TV star Chris Packham hails snares ban proposal in Scotland as ‘excellent news’

The Springwatch presenter welcomed a consultation by the Scottish Government on banning the use of the devices.

Plans to ban the use of snares in Scotland have been hailed as “excellent news” by TV presenter and campaigner Chris Packham.

Packham, a leading conservationist, spoke out after the Scottish Government launched a new consultation, asking if an outright ban on the devices should be brought in, or if any exemptions could be considered.

Ministers are also seeking the public’s view on extending the investigative powers of the Scottish SPCA to help tackle wildlife crime, with proposals to give inspectors more authority to search, examine and seize evidence linked to illegal hunting and other offences.

The Scottish environment minister Gillian Martin said snare traps could “lead to unnecessary suffering for animals” with the proposed ban on their use “part of our ongoing efforts to ensure that wildlife management is both sustainable and humane”.

Environment minister Gillian Martin said snares could lead to ‘unnecessary suffering’ for animals (Jane Barlow/PA)

Ms Martin said: “Currently, only a small number of farmers and land managers use snare traps. More effective and humane forms of managing wildlife are available and we will continue to support the industry to make use of these methods.”

Packham, patron of the animal welfare charity OneKind, described the move as “excellent news, and a potential win for wildlife”.

He added: “These torture devices ought to have been banned a long time ago and I’m glad that the Scottish Government has finally recognised snares for the unacceptably cruel traps that they are.”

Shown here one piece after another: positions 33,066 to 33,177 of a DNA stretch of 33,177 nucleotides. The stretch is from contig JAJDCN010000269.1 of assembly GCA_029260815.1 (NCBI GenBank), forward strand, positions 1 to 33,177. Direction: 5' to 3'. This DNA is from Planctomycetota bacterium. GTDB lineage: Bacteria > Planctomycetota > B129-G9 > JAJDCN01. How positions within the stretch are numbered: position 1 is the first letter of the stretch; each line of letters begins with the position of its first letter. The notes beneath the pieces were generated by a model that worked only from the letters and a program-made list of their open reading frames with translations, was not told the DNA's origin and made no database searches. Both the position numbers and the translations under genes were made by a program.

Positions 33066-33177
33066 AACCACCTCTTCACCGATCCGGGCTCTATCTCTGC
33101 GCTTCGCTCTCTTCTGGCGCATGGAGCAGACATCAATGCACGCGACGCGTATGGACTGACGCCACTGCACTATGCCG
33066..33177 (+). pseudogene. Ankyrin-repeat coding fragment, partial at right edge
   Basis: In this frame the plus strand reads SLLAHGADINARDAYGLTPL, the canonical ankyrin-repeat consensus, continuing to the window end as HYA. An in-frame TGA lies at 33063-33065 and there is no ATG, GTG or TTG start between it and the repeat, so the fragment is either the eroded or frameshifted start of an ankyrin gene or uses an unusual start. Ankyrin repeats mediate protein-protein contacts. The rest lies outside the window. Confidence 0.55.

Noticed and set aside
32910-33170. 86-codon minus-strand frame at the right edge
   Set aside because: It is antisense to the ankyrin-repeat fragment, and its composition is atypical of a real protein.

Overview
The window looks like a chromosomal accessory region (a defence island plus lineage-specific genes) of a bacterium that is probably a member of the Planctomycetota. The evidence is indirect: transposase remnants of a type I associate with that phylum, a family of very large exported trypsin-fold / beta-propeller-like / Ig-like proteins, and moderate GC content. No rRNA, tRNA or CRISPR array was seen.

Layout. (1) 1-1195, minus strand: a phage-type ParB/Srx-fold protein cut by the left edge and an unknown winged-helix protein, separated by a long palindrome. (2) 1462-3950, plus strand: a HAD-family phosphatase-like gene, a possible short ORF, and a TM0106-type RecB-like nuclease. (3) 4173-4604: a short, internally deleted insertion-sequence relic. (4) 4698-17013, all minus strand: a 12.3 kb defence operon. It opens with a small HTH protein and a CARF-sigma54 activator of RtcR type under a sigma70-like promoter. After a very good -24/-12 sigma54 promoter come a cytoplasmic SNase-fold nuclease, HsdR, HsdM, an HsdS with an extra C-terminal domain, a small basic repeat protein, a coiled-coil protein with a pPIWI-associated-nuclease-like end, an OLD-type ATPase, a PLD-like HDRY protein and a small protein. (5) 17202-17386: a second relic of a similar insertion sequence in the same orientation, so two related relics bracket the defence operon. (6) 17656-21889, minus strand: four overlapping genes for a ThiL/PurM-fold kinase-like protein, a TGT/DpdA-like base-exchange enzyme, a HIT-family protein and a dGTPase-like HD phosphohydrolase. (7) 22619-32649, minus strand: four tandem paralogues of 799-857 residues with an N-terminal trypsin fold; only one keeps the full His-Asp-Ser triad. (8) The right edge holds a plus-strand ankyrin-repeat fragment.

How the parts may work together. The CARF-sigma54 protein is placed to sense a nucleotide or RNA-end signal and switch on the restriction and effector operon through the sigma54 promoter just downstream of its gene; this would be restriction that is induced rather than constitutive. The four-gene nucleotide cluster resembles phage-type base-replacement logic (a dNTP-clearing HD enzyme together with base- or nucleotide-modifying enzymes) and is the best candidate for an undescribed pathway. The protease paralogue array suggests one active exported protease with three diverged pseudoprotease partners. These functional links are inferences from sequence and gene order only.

With the consultation in Scotland following on from a vote in the Senedd in Wales to ban the use of snares, he added: “The UK Government must not lag behind.”

OneKind director Bob Elliot said: “We are delighted that today the Scottish Government has finally announced their intention to consign snares to Scotland’s history books.

“The regulation of snares has failed to protect animals from the extreme physical and mental suffering caused by these archaic devices.

“Furthermore, 76% of the Scottish public support a snaring ban on the use and sale of snares. We are pleased that the Scottish Government has listened to the voices of Scotland’s people.”

Mr Elliot added: “By proposing a snaring ban, the Scottish Government is helping send a message that wild animals deserve protection.”

But he insisted: “Nothing short of a full ban will put an end to the suffering inflicted by snares.

“We urge the Scottish Government to make this ban watertight and not consider any exceptions to it.”

Scottish SPCA chief superintendent Mike Flynn said the society had “long called for an outright ban on the use of snares due to the level of suffering an animal is caused”.

Mr Flynn said: “Animals that are caught in snares can be caused unimaginable physical and mental anguish. Following reports from members of the public, we have found domestic animals, protected species and target animals that have all suffered dreadfully in both illegal and legal snares.

“A ban on all snaring is the only way to stop this unacceptable suffering. We are very pleased with the announcement of a ban, which will be a historic moment for animal welfare in Scotland.”

Gamekeepers said they too supported a ban, proposing that newer, more humane holding devices “which represent a step-change in animal welfare” should be used instead of snares.

Scottish Gamekeepers Association chairman Alex Hogg said it recommended these should be used by legally trained operators only.

He explained such devices  “contain added features which take account of fox welfare” and enable animals which are not the targets – such as badgers and deer – to “trigger a break-away” and free themselves.

While Mr Hogg said only a few estates have been using these, all those that have had “reported a step-change for welfare”.

He stated: “We feel these new devices strike exactly the right balance between animal welfare and the needs of land managers, in a rural country, to be able to legally control fox numbers to prevent serious damage to livestock and ground-nesting birds of special conservation concern.”

The Scottish Government consultation will run for six weeks until October 3.

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